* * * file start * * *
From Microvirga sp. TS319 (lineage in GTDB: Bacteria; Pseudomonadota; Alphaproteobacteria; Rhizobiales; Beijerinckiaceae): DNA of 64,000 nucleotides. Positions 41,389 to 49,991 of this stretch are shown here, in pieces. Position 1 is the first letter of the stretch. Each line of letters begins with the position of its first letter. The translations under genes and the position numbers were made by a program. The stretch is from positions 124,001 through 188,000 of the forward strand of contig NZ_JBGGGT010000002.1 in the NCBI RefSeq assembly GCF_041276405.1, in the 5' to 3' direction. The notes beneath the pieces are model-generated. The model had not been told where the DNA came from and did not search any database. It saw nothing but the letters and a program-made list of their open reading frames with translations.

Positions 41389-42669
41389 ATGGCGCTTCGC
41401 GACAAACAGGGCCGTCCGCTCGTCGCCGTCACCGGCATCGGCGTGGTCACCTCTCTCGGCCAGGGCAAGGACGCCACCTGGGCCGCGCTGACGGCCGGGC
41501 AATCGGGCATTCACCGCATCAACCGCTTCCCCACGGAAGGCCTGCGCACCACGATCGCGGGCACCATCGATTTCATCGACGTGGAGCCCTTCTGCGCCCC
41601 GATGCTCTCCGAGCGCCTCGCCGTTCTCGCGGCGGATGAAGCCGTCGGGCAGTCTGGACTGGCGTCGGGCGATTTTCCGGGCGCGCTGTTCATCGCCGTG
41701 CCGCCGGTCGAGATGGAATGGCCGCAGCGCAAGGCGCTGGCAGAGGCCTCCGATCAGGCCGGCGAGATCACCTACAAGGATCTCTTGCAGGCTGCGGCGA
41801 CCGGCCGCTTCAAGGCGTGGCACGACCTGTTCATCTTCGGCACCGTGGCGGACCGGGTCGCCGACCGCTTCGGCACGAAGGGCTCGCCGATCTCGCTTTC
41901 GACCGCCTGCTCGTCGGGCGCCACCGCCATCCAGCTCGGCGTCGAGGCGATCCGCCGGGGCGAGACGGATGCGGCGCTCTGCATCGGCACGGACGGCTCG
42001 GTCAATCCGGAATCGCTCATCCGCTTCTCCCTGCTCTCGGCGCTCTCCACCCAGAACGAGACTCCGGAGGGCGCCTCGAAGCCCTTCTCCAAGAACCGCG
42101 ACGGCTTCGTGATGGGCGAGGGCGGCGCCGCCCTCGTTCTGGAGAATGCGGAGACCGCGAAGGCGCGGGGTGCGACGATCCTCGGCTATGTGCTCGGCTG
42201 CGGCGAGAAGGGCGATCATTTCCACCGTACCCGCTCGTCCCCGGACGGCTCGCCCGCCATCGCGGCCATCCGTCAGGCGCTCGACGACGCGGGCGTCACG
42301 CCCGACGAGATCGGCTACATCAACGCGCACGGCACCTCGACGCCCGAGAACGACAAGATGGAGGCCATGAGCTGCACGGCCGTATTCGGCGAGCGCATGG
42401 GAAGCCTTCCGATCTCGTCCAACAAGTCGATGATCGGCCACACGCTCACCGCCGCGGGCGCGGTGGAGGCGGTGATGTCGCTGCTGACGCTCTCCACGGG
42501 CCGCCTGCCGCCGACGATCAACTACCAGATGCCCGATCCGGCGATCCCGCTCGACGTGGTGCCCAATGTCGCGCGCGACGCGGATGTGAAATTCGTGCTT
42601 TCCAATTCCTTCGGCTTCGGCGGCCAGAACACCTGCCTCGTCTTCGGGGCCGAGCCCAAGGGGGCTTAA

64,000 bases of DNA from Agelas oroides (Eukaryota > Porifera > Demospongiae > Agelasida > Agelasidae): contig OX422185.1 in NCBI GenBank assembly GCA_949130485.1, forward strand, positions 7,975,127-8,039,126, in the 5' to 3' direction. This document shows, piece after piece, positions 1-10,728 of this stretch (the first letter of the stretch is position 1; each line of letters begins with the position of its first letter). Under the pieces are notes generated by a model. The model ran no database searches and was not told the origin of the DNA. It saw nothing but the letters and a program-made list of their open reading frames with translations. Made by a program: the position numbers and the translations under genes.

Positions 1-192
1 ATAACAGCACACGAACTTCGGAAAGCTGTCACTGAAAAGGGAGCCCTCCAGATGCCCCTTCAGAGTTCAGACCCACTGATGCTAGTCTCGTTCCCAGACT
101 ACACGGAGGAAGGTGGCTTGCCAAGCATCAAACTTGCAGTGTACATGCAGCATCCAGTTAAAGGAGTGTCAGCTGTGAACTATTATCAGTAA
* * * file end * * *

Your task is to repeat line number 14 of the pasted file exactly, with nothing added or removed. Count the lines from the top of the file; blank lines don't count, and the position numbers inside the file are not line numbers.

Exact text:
42401 GAAGCCTTCCGATCTCGTCCAACAAGTCGATGATCGGCCACACGCTCACCGCCGCGGGCGCGGTGGAGGCGGTGATGTCGCTGCTGACGCTCTCCACGGG